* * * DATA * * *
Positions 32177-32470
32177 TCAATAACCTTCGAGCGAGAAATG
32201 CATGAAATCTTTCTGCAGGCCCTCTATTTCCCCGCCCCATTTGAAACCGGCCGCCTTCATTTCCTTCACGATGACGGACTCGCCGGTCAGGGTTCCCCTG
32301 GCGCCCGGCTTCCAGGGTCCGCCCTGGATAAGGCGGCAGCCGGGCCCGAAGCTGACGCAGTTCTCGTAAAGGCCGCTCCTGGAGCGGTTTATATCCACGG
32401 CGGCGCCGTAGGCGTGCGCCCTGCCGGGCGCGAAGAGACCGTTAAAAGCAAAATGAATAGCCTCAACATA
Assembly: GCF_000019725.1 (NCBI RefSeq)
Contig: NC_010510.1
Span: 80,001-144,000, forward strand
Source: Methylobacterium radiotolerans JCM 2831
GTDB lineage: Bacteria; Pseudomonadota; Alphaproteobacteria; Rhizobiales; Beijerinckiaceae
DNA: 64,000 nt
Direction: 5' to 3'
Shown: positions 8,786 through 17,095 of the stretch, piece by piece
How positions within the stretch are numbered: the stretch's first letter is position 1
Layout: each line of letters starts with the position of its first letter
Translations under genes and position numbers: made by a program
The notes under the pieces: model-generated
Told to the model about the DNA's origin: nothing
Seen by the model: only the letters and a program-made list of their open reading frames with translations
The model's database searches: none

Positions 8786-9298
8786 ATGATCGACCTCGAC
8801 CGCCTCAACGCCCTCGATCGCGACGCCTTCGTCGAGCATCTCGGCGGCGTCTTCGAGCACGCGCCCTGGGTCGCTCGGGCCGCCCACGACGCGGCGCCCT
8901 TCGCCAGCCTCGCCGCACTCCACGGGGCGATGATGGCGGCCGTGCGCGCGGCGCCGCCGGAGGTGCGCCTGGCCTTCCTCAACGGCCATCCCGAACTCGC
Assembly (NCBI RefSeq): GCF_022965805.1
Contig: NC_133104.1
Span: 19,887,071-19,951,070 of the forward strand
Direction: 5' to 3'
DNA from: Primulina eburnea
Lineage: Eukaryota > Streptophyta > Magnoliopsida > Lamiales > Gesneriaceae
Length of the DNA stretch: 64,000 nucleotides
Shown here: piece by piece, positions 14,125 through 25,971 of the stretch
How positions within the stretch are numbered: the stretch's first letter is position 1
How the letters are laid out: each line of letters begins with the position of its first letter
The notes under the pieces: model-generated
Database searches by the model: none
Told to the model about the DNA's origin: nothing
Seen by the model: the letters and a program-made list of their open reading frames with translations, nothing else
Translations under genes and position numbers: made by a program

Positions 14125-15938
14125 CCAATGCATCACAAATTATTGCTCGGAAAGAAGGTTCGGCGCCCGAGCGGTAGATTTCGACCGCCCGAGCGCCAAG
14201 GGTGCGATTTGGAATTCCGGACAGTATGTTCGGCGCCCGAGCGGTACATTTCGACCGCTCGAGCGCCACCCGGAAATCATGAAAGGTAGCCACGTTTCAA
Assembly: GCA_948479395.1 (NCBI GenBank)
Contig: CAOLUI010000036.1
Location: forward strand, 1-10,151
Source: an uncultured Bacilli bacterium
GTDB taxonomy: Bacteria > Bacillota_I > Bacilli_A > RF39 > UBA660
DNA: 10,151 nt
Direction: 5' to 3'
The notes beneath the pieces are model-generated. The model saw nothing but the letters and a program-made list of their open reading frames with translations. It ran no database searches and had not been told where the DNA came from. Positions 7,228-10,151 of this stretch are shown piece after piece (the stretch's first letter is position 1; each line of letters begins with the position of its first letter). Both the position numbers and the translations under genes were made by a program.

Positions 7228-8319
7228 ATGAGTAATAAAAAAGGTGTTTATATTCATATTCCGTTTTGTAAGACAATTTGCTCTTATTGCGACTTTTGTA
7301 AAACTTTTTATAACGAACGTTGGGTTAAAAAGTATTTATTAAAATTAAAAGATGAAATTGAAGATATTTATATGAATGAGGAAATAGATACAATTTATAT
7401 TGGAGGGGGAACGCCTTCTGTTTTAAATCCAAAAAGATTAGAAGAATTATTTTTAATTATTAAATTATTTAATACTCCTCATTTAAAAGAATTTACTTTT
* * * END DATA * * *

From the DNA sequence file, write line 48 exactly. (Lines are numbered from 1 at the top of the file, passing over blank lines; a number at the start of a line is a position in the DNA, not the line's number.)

DNA: 10,151 nt